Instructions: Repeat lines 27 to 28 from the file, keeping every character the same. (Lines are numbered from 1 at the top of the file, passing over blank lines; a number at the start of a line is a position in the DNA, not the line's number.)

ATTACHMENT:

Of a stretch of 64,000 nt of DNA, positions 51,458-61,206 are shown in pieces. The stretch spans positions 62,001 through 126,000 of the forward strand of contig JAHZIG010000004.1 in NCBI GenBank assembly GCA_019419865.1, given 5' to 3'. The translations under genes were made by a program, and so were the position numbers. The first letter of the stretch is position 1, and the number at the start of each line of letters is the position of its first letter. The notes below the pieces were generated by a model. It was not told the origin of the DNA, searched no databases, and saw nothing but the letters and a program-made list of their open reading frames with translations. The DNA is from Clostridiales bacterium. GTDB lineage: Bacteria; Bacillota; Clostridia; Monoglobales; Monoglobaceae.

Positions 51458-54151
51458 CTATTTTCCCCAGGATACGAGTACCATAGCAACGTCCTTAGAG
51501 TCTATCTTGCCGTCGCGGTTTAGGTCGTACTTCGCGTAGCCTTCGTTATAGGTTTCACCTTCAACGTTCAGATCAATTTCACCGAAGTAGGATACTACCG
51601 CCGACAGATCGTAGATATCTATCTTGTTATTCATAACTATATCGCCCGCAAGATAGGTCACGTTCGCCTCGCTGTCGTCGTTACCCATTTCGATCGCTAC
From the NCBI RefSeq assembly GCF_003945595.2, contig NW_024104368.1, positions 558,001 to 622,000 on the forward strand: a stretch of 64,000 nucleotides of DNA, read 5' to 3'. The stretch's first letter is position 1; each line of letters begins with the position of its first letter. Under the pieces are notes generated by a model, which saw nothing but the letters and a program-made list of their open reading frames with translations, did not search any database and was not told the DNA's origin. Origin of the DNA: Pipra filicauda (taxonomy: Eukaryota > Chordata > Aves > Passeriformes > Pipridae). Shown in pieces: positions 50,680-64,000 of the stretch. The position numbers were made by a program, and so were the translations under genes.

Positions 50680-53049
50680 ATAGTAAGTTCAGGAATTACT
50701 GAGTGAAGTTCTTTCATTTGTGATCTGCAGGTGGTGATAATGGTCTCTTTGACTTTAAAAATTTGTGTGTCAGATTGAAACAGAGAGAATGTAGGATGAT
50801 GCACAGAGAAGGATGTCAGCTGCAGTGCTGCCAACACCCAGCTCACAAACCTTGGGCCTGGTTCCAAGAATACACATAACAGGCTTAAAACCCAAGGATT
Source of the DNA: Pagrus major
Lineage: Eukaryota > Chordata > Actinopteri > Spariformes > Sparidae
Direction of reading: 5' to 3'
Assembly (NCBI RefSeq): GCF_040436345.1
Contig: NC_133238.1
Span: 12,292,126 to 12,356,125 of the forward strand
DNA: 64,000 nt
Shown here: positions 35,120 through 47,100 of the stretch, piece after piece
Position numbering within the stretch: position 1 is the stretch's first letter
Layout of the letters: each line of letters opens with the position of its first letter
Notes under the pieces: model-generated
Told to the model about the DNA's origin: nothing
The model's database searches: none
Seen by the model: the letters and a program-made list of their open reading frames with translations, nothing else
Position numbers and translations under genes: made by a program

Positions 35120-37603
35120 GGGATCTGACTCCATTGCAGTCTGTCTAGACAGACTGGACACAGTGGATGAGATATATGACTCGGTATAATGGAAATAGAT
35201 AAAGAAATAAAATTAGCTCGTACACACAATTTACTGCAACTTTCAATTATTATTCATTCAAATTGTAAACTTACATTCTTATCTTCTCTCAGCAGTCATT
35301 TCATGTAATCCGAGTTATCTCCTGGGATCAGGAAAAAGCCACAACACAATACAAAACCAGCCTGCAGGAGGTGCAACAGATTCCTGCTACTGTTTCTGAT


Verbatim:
35120 GGGATCTGACTCCATTGCAGTCTGTCTAGACAGACTGGACACAGTGGATGAGATATATGACTCGGTATAATGGAAATAGAT
35201 AAAGAAATAAAATTAGCTCGTACACACAATTTACTGCAACTTTCAATTATTATTCATTCAAATTGTAAACTTACATTCTTATCTTCTCTCAGCAGTCATT